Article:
HomeNewsBriefWill Urabeños Break Peace Among Ecuador’s Crime Groups?
BRIEF

Will Urabeños Break Peace Among Ecuador's Crime Groups?

CRIMINAL MIGRATION / 8 NOV 2013 BY JAMES BARGENT EN

Colombia's principal criminal organization, the Urabeños, have marked their arrival in Ecuador with a series of killings, kidnappings and extortion of rivals as they look to establish a firm foothold in a country that is now a hub of global organized crime.

In recent months, Ecuadorean authorities have linked several large cocaine seizures to the Urabeños, the first time the group has been publically identified as operating in Ecuador.

However, intelligence reports obtained by El Comercio link the narco-paramilitary group to a series of drug related murders carried out last year in the Province of Los Rios. The reports also suggest the Urabeños have been targeting networks linked to rival groups in Ecuador with kidnappings and extortion, and by seizing their cash, vehicles and properties, as they try to establish dominion and edge out rivals.

SEE ALSO: Urabeños Profile

According to Colombian Police Chief Jose Roberto Leon, Ecuador was also one of the countries that renowned drug trafficker and leading member of the Urabeños Henry de Jesus Lopez, alias "Mi Sangre," passed through after fleeing Colombia. Mi Sangre was captured in Argentina in October 2012.

InSight Crime Analysis

In recent years, Ecuador has lived up to its billing as the "United Nations of Organized Crime." As highlighted by El Comercio, the country has not only attracted the main players in the regional drug trade -- Colombian suppliers and Mexican buyers -- but also organized crime rings from around the world, including Nigeria, Russia, and China.

There are numerous reasons for the growth in Ecuador's popularity with drug trafficking organizations, but the main reason has been the ease with which Colombian groups involved in drug production and transit, principally the FARC guerrillas and the Rastrojos, have been able to operate freely on both sides of the border.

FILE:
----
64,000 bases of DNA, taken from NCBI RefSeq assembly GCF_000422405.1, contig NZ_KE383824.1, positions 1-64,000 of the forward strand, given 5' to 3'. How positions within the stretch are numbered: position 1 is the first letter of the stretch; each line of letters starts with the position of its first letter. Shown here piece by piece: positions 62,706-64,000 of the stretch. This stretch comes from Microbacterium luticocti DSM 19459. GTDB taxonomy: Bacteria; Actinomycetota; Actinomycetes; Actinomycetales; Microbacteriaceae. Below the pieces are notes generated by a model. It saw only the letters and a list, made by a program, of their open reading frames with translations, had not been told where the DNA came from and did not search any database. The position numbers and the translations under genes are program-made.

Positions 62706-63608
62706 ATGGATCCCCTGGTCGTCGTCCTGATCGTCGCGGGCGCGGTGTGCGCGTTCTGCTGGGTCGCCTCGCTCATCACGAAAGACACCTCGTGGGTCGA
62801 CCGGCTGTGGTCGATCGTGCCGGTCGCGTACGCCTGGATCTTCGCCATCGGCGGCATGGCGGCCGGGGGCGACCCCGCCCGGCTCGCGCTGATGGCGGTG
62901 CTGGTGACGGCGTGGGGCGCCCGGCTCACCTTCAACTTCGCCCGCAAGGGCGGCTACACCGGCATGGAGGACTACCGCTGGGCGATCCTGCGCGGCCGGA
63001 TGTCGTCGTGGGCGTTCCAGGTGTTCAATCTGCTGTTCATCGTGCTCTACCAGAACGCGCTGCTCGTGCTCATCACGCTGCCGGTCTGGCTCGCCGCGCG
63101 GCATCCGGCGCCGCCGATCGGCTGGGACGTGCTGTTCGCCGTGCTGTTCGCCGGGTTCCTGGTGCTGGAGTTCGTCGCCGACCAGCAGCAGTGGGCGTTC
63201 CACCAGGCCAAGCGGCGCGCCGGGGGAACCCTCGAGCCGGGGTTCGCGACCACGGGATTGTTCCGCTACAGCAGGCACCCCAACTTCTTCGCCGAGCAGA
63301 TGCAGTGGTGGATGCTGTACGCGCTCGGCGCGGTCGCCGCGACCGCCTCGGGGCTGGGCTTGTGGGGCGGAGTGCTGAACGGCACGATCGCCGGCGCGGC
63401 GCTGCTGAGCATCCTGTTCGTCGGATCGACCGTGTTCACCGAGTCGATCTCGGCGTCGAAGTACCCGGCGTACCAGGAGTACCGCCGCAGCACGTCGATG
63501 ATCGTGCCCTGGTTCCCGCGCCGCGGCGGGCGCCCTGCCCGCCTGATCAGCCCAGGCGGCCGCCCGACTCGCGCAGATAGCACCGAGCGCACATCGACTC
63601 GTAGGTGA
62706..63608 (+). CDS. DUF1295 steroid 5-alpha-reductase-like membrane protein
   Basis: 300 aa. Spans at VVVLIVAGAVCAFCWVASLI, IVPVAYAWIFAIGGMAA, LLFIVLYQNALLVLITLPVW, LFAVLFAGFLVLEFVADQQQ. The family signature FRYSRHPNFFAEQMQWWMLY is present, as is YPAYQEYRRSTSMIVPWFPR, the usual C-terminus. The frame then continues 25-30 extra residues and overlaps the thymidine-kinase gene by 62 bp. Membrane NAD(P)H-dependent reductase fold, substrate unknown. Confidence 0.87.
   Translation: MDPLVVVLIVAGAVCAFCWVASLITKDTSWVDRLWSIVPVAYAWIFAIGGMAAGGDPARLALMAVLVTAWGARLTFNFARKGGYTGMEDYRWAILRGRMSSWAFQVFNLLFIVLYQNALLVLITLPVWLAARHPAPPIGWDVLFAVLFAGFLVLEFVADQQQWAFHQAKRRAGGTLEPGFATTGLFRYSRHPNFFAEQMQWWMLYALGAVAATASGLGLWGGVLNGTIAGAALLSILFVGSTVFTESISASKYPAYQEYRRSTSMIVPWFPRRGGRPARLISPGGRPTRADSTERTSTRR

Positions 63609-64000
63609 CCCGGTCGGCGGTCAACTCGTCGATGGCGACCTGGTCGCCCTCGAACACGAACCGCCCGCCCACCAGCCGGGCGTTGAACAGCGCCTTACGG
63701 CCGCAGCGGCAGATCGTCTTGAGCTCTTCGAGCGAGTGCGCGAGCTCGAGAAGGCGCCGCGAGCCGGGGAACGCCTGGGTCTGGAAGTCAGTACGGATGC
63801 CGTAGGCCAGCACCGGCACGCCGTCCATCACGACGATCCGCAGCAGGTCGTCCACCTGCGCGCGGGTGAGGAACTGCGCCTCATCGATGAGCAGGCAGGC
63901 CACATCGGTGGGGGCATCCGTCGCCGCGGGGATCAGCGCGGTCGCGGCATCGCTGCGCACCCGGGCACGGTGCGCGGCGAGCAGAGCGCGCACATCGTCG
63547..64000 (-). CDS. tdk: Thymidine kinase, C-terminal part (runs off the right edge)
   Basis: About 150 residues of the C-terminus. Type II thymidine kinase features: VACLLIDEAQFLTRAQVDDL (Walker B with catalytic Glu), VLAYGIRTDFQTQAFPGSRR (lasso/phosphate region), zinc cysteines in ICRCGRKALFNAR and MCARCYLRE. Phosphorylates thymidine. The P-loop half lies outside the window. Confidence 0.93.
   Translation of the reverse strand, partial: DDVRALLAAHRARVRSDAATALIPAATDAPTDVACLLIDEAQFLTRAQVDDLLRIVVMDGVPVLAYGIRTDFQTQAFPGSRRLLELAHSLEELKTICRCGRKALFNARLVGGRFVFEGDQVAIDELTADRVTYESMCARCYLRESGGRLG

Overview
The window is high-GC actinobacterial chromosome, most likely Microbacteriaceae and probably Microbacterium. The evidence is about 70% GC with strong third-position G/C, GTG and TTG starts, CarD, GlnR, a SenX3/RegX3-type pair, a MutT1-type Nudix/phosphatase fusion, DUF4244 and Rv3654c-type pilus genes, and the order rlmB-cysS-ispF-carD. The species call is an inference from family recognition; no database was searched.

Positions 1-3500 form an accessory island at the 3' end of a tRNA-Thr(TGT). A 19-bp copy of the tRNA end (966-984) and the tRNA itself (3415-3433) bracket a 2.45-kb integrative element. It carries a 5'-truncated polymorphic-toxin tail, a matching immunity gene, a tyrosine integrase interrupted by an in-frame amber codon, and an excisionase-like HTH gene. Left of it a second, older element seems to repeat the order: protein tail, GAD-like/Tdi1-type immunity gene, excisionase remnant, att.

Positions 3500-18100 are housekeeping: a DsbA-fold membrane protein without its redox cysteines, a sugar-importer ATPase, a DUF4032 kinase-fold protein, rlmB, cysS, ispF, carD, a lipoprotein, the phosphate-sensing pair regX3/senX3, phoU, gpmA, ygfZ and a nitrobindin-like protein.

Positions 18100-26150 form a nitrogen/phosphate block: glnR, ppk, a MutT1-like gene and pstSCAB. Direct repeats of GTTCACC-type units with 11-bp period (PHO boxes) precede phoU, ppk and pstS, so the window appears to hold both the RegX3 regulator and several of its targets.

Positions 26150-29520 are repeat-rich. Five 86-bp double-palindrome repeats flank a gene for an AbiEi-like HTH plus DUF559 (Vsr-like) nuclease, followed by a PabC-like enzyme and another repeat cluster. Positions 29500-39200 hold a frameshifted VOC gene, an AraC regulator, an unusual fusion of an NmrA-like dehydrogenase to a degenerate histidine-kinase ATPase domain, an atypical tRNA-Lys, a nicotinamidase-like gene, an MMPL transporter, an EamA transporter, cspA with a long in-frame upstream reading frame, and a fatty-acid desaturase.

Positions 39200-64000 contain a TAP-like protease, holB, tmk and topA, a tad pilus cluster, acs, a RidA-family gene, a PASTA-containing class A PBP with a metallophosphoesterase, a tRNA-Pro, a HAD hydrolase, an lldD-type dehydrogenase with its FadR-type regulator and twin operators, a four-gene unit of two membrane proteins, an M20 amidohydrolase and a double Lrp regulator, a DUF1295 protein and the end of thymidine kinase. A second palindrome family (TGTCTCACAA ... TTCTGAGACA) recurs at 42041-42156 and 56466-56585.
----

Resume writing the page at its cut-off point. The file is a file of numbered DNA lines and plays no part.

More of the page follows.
Lax and under resourced security, especially in ports and along the coasts, then make it an ideal dispatch point for the Colombians' cocaine, bringing in the Mexican cartels -- particularly the Sinaloa Cartel, which is known to have established a firm presence in the country -- and wholesale buyers from the world's other principal markets and trafficking hubs.

However, these transnational groups have so far maintained a low profile, and their spread has not been accompanied by a dramatic spike in violence. These latest reports raise the possibility that this could change if the Urabeños -- the most aggressive and militaristic of Colombia's narco-paramilitary groups -- try to seize control of this critical criminal hub by force.

share icon icon icon

Was this content helpful?

We want to sustain Latin America’s largest organized crime database, but in order to do so, we need resources.

DONATE

What are your thoughts? Click here to send InSight Crime your comments.

We encourage readers to copy and distribute our work for non-commercial purposes, with attribution to InSight Crime in the byline and links to the original at both the top and bottom of the article. Check the Creative Commons website for more details of how to share our work, and please send us an email if you use an article.

Was this content helpful?

We want to sustain Latin America’s largest organized crime database, but in order to do so, we need resources.

DONATE

Related Content

CRIMINAL MIGRATION / 24 JAN 2014

A key witness in the trial for a Zetas massacre in Guatemala has revealed how the Mexican cartel's original high…

BRAZIL / 9 JAN 2018

The arrest of a Mexican drug lord in Brazil sheds new light on the international operations of one of Mexico’s…

ECUADOR / 24 FEB 2015

In just the first two months of the year, Ecuador drug seizures have increased fivefold compared to the same time…

About InSight Crime

THE ORGANIZATION

InSight Crime’s Greater Focus on US-Mexico Border

20 JUL 2021

InSight Crime has decided to turn many of its investigative resources towards understanding and chronicling the criminal dynamics along the US-Mexico border.

THE ORGANIZATION

Key Arrests and Police Budget Increases Due to InSight Crime Investigations

8 JUL 2021

With Memo Fantasma’s arrest, InSight Crime has proven that our investigations can and will uncover major criminal threats in the Americas.

THE ORGANIZATION

Organized Crime’s Influence on Gender-Based Violence

30 JUN 2021

InSight Crime investigator Laura N. Ávila spoke on organized crime and gender-based violence at the launch of a research project by the United Nations Development Programme.

THE ORGANIZATION

Conversation with Paraguay Judicial Operators on PCC

24 JUN 2021

InSight Crime Co-director Steven Dudley formed part of a panel attended by over 500 students, all of whom work in Paraguay's judicial system.

THE ORGANIZATION

Combating Environmental Crime in Colombia

15 JUN 2021

InSight Crime presented findings from an investigation into the main criminal activities fueling environmental destruction in Colombia.